Super Bowl XLIX: How the Patriots and Seahawks match up

SHARE Super Bowl XLIX: How the Patriots and Seahawks match up



The facts: 5:30 p.m. Sunday, Ch. 5, 670-AM.

The line: Pick ’em (O/U 47 1/2).



Patriots QB Tom Brady’s experience and gumption will be put to the test against CB Richard Sherman and the Seahawks’ intimidating defense. Brady knows he can’t make a mistake, but he also is more likely to turn the Seahawks’ aggressiveness against them than Aaron Rodgers was. Sherman is a noted big-game player. But if his elbow isn’t 100 percent, Brady will attack him.


The Seahawks’ biggest challenge in stopping the Patriots on the ground is the unexpected. Patriots RBs rushed seven times for 14 yards in the divisional playoff game against the Ravens, with Brady throwing 50 passes. The next week, LaGarrette Blount rushed 30 times for 148 yards and three touchdowns against the Colts in the AFC Championship Game. Still, it’s unlikely the Patriots can afford to be one-dimensional against the Seahawks. Their offensive line figures to give Blount (and Shane Vereen/Jonas Gray) room to run between the 20s. It’s in the red zone where it’ll be a battle that might decide the winner.


Patriots TE Rob Gronkowski vs. Seahawks S Kam Chancellor looks like the marquee matchup. It might be the ultimate test of the Seahawks’ ability to play physically without penalty. ‘‘It just kind of depends on how the refs let us play,’’ Chancellor said. The Patriots’ other receivers — Brandon LaFell, Julian Edelman and Danny Amendola — likely will tell the tale. ‘‘You’ve got to run good routes, make good throws, throw it through tight windows,’’ Brady said. ‘‘They’ve got a lot of eyes on the quarterback, so you’ve got to be conscious of those things. But you still have to be able to play aggressively and play with confidence.’’



Seahawks QB Russell Wilson, who wins games with his head as well as his arm and feet, will have to make a lot of good decisions against a Patriots defense that has had two weeks to prepare for him. He can’t afford the mistakes he made against the Packers. Patriots DT Vince Wilfork is a 33-year-old veteran whose experience is invaluable. If he’s not a factor, the Patriots might be in trouble.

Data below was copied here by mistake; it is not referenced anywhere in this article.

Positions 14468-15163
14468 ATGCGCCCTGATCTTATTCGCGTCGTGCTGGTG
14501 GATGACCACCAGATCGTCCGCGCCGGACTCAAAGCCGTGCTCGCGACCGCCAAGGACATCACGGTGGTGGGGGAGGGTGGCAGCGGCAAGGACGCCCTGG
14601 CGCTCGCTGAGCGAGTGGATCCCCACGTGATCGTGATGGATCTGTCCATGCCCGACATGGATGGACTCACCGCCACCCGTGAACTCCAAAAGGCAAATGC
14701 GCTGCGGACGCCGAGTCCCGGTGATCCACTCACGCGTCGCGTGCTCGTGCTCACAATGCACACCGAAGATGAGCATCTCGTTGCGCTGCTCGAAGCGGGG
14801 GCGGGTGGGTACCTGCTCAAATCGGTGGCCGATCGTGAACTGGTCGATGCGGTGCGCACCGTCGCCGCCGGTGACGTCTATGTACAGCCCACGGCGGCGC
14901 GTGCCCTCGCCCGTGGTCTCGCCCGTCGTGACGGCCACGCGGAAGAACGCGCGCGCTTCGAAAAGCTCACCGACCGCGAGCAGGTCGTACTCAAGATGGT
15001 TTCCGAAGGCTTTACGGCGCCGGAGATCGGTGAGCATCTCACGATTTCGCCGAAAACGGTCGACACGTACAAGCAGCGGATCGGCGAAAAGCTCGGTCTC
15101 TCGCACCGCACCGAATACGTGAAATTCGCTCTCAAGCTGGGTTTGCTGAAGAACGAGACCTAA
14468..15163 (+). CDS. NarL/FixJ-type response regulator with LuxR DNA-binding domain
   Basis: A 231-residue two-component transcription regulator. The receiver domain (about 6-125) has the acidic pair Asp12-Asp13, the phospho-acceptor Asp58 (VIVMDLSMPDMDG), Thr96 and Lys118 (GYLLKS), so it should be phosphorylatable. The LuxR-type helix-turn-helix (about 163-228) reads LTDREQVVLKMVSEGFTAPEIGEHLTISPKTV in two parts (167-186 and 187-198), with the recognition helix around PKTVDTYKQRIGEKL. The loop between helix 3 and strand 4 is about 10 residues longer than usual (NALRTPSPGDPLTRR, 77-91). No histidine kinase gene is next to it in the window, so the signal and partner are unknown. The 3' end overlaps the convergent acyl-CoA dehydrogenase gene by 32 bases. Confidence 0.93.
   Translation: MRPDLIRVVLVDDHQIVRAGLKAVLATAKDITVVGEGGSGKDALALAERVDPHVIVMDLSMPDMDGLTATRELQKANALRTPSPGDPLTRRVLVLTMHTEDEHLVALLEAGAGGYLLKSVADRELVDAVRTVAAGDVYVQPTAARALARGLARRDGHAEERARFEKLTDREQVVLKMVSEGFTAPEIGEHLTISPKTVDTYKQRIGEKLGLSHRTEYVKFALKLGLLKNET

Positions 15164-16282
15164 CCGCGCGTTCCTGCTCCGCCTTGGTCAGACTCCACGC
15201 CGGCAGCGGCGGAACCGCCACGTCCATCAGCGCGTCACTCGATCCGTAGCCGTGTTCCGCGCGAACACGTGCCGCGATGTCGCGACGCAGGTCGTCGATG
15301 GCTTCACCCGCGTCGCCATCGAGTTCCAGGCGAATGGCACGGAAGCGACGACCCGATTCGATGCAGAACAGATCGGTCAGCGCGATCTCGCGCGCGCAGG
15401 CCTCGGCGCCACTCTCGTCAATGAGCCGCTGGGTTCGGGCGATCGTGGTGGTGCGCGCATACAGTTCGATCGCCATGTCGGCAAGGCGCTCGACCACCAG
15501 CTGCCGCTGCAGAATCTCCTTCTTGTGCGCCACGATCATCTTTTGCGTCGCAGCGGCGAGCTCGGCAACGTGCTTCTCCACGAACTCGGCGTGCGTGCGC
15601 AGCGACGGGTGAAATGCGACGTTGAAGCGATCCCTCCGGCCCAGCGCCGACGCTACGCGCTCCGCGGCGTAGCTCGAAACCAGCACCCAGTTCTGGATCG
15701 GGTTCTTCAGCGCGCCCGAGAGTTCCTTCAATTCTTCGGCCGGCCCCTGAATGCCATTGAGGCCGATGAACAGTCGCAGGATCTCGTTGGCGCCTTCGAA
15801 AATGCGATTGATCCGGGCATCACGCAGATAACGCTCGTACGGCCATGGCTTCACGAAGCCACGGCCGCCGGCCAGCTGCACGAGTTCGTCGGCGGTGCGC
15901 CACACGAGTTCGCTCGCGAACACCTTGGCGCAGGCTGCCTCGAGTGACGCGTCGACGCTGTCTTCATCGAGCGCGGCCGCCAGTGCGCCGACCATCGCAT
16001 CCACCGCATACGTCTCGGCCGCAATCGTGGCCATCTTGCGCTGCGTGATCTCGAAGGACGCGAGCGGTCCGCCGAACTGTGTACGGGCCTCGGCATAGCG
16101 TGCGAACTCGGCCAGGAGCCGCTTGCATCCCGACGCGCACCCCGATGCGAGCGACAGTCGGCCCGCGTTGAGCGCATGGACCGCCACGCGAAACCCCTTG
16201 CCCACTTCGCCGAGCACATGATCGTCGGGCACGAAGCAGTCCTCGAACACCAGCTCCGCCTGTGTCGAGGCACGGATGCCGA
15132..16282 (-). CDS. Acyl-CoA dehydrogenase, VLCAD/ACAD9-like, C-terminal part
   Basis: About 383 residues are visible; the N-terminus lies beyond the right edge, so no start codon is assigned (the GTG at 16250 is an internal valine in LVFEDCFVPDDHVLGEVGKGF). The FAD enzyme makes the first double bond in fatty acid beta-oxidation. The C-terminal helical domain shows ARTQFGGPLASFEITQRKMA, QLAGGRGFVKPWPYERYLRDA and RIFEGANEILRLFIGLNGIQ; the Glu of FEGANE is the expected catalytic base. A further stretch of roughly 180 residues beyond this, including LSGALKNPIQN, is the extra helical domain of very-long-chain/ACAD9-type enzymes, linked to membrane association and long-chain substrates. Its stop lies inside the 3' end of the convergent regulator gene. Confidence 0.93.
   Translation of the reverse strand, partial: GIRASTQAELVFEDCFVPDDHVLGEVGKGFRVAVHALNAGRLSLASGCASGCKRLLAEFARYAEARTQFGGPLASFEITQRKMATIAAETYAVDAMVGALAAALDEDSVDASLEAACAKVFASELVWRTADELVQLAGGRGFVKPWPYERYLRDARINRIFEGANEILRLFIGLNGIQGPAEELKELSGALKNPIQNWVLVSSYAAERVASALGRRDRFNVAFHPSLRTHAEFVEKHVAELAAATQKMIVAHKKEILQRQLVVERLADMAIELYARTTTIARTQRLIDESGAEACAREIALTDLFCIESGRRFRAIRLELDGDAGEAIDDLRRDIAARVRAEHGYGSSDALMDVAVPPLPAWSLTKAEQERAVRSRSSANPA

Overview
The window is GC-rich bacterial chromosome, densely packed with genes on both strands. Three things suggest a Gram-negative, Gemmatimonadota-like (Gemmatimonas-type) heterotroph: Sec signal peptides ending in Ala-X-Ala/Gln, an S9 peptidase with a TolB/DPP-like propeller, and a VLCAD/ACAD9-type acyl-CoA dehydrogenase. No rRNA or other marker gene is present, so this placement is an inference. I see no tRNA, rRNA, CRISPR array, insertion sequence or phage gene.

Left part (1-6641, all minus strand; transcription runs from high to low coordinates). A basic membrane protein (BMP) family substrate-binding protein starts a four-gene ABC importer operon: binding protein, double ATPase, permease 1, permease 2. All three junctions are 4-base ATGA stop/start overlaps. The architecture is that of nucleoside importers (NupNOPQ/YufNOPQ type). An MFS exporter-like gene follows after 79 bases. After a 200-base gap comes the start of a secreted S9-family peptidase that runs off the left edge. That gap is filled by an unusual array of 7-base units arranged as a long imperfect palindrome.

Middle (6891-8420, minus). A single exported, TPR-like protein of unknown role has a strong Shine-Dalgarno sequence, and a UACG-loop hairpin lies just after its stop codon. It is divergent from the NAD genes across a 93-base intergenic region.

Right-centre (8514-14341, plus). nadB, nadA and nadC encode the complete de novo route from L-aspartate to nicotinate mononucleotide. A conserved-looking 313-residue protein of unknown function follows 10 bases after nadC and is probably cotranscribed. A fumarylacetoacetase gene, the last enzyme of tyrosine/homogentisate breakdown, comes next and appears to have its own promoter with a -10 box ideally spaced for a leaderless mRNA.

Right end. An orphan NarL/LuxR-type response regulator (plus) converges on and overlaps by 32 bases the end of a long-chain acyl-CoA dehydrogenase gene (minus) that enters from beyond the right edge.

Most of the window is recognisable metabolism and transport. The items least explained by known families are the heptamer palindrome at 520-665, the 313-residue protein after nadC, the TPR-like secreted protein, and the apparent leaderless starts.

The key to containing Marshawn Lynch is doing it from start to finish. While Lynch’s power is a challenge, his relentlessness is what makes him so dangerous. Lynch was a non-factor (nine carries, 37 yards) in the first half against the Packers but made a difference in the second (16 carries, 120 yards, TD). The Patriots, though, are a sound, gang-tackling team. The question is whether they’ll be as good in the fourth quarter as they are in the first. Wilson’s mobility and the read-option might be a bigger factor from the start than it was against the Packers in the NFC Championship Game.


Though the Seahawks don’t have a star receiver, they have a number of threats and a quarterback who knows how to use all of them, which might be an advantage against the Patriots’ defense. Even if CB Darrelle Revis shuts down Doug Baldwin, Wilson has several other options — from Lynch to TE Luke Willson to WR Ricardo Lockette. Wilson’s ability to extend plays concerns the Patriots; it’s when the inventive Wilson does some of his best work. ‘‘He’s very dangerous in the passing game, and he’s also dangerous at extending plays,’’ Revis said. ‘‘We have to do a great job of keeping him inside the pocket, and we’ve just got to plaster on to receivers down the field.’’


Neither team has a big edge on paper, but both are good enough that one play can make the difference. Both teams are extremely opportunistic. The Seahawks’ special teams are hot, having scored a touchdown off a fake field goal and recovered an onside kick in the NFC title game against the Packers. The Patriots’ Julian Edelman was second in the NFL in punt returns (12 yards per return), but their best special-teams player is four-time Pro Bowler Matthew Slater. If it comes down to a field goal, the Patriots have to like their chances. Stephen Gostkowski is 36-for-38, including 13-for-14 from 40 yards or longer. Steven Hauschka is 32-for-38 but only 11-for-17 from 40-plus yards.


The Seahawks — and the Patriots, for that matter — are known for their aggressive, physical style that sometimes seems to redefine what a penalty is. After a regular season in which there was more of a focus on holding and pass interference, it remains to be seen just how physical these teams will be allowed to play. It’s almost like a big NBA game: How tight will the game be called, and which team can take advantage of it? The Seahawks are unconcerned about injuries to Richard Sherman (elbow) and Earl Thomas (shoulder). But if they’re not 100 percent, you can be sure the Patriots will test them. ‘‘I’m sure they will,’’ Thomas said. ‘‘They do a great job of trying to find matchups.’’

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